By Sherwood Ross
U.S. corporations that reap billions from making nuclear weapons have "a direct voice" as to "their use and deployment," according to professor Michel Chossudovsky in a recently released book.
What's more, he says, if nuclear weapons are integrated with conventional armaments, a decision to use nuclear weapons could be made by battlefield generals.
On August 6, 2003, on Hiroshima Day, (August 6 1945), a secret meeting was held at U.S. Strategic Command headquarters at the Offutt Air Force Base, Omaha, Neb., that brought together more than 150 "senior executives from the nuclear industry and military-industrial complex," writes Michel Chossudovsky, Director of the Centre for Research on Globalization (CRG) in Montreal.
"This mingling of defense contractors, scientists and policy-makers was not intended to commemorate Hiroshima". According to a leaked draft of the agenda, the secret session included discussions on "mini-nukes" and "bunker-buster" bombs with nuclear warheads "for possible use against rogue states," Chossudovsky writes in his new book, "
The meeting was intended to set the stage for the creation of a new generation of "smaller," "safer," and "more usable" nukes for use, in America's 21st Century "in-theater nuclear wars", Chossudovsky writes. No members of Congress representing the public were in attendance.
Barely a week prior to this meeting, the National Nuclear Security Administration (NNSA) disbanded the advisory committee that had "independent oversight" over the U.S. nuclear arsenal, including the testing and/or use of new nuclear devices.
The nuclear industry -- which makes both nuclear devices and their missile delivery systems -- Chossudovsky writes, is controlled by a handful of defense contractors, led by Lockheed Martin, General Dynamics, BAE Systems Inc, Northrop Grumman, Raytheon, and Boeing. The sales of these six largest US defense contractors (including the UK-US conglomerate BAE Systems Inc) was in 2010 of the order of 242.6 billion dollars, with recorded profits of $16.4 billion.
Meanwhile, "the Pentagon has unleashed a major propaganda and public relations campaign with a view to upholding the use of nuclear weapons for the 'defense of the American homeland'," Chossudovsky writes. He points out:
"In an utterly twisted logic, nuclear weapons are presented as a means to building peace and preventing ‘collateral damage.’ The Pentagon had intimated that the ‘mini-nukes’ with a yield of less than 5,000 tons are harmless to civilians because the explosions ‘take place under ground.’ Each of these ‘mini-nukes,’ nonetheless, constitutes -- in terms of explosion and potential radioactive fallout -- between one-third and six times the atom bomb dropped on Hiroshima in 1945."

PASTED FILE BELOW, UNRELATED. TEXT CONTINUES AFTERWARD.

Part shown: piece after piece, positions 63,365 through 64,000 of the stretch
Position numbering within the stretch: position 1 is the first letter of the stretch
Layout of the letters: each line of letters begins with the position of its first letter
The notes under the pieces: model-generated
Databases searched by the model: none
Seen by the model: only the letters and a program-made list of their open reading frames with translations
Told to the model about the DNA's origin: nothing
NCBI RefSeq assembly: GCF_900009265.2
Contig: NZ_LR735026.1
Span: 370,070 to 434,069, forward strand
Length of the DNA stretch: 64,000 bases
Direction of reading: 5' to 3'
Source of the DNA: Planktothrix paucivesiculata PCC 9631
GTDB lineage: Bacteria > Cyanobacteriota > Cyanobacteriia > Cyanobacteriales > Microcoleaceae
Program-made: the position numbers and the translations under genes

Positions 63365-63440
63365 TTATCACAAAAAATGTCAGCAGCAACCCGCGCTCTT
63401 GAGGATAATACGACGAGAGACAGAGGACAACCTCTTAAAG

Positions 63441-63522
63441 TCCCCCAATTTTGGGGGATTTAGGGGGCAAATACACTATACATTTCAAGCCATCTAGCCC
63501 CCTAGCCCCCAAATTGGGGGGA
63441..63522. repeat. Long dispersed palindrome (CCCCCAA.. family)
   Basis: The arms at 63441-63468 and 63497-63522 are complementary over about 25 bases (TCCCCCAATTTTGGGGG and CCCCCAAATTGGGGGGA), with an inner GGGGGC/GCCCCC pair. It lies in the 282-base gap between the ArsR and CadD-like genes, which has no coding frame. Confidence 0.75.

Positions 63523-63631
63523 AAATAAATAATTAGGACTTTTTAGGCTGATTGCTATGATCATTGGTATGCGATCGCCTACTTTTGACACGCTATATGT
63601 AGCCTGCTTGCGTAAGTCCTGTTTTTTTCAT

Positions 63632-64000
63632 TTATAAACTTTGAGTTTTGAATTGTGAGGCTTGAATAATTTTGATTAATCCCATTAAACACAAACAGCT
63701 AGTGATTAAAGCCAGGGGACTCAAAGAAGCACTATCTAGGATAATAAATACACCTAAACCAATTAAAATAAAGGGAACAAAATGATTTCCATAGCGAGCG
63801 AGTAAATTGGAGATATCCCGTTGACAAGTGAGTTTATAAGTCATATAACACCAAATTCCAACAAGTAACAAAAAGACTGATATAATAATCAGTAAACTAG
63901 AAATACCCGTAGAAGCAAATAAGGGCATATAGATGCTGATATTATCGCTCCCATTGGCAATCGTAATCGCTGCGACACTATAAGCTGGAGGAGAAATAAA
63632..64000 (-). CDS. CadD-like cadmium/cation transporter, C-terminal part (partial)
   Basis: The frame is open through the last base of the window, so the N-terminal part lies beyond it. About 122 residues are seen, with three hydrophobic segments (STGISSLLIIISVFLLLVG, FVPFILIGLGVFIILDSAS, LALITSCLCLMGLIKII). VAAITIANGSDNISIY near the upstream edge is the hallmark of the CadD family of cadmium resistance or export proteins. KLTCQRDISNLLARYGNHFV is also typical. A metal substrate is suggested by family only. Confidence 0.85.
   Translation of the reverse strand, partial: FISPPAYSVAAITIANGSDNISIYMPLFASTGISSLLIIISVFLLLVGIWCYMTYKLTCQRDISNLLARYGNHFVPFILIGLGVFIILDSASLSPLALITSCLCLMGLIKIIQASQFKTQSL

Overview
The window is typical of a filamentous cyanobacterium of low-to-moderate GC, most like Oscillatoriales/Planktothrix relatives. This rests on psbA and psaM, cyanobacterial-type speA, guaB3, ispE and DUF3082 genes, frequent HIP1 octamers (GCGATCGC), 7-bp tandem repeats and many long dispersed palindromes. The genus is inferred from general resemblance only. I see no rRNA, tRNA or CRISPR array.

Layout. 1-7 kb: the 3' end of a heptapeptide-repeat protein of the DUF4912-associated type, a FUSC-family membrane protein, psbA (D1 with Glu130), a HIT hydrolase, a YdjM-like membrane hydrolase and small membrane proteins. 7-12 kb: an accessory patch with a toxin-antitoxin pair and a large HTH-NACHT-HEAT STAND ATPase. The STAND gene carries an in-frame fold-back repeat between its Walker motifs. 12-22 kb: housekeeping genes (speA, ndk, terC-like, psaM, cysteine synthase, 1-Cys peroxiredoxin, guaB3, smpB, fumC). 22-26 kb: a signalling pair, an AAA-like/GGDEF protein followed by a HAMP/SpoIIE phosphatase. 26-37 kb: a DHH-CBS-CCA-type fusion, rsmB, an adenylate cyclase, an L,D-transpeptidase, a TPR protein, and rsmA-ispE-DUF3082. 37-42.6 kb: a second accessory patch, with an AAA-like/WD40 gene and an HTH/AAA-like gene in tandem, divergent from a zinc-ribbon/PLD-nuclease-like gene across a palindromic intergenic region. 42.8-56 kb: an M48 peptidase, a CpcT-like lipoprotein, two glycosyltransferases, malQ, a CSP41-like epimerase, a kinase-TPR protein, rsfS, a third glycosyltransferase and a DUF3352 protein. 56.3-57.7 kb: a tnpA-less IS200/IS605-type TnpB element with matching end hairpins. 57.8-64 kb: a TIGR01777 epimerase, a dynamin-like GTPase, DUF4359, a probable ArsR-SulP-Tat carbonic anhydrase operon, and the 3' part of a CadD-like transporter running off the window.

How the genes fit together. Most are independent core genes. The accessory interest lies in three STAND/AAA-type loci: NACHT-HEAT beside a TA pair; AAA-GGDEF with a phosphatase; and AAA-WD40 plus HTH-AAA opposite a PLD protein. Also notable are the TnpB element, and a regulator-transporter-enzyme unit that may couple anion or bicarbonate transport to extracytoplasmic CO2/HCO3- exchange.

Based on the twisted notion that the "mini-nukes" are "not dangerous for civilians," the U.S. Congress in 2003 gave the Pentagon the "green light" to use tactical nuclear weapons in "conventional war theaters" (such as the Middle East and Central Asia) alongside conventional weapons, Chossudovsky writes.
This new nuclear doctrine, he goes on to say, turns reality upside down not only by denying the horrific impact of nuclear weapons but by asserting "in no uncertain terms that nuclear weapons are 'safe' and their use in the battlefield will ensure 'minimal collateral damage' and reduce the probability of escalation." Chossudovsky notes, "The issue of radioactive fallout is not even acknowledged with regard to tactical nuclear weapons; neither is the issue of 'Nuclear Winter'."
To justify pre-emptive military actions, U.S. National Security Doctrine (NSD) requires the fabrication of a terrorist, or "outside enemy," threat, the author writes. As well, the doctrine needs to tie said terrorist threats to "state sponsorship" by so-called rogue states. Here, the Global War on Terror (GWOT) directed against Al Qaeda fits right in as essential building blocks in the Pentagon’s GWOT campaign.
Under the latest nuclear doctrine, the Pentagon discards the policy of fighting in "self-defense" in favor of "anticipatory action." This war would allow the use of nuclear weapons against a "rogue enemy" who is alleged to plan to develop WMD at some undefined future date, Chossudovsky writes.
"Nukes would serve to prevent a non-existent WMD program (e.g Iran) prior to its development," the author explains. "This twisted formulation goes far beyond the premises of the 2001 Nuclear Posture Review and NPSD 17, which state that the U.S. can retaliate with nuclear weapons if attacked with WMD."
And by integrating nuclear with conventional armaments on the battlefield, "there is the risk that tactical nuclear weapons could be used without requesting... presidential approval," Chossudovsky writes. He asserts, "combat commanders would be in charge of Theater Nuclear Operations (TNO), with a mandate not only to implement but also to formulate command decisions pertaining to nuclear weapons."
Moreover, because these "smaller" tactical nuclear weapons have been reclassified by the Pentagon as "safe for the surrounding civilian population," thereby allegedly "minimizing the risk of collateral damage," there are no overriding, built-in restrictions to prevent their use, Chossudovsky writes. Stockpiled tactical nuclear weapons, he concludes, are now considered to be an integral part of the battlefield arsenal, "part of the tool box," so to speak, used in conventional war theaters.
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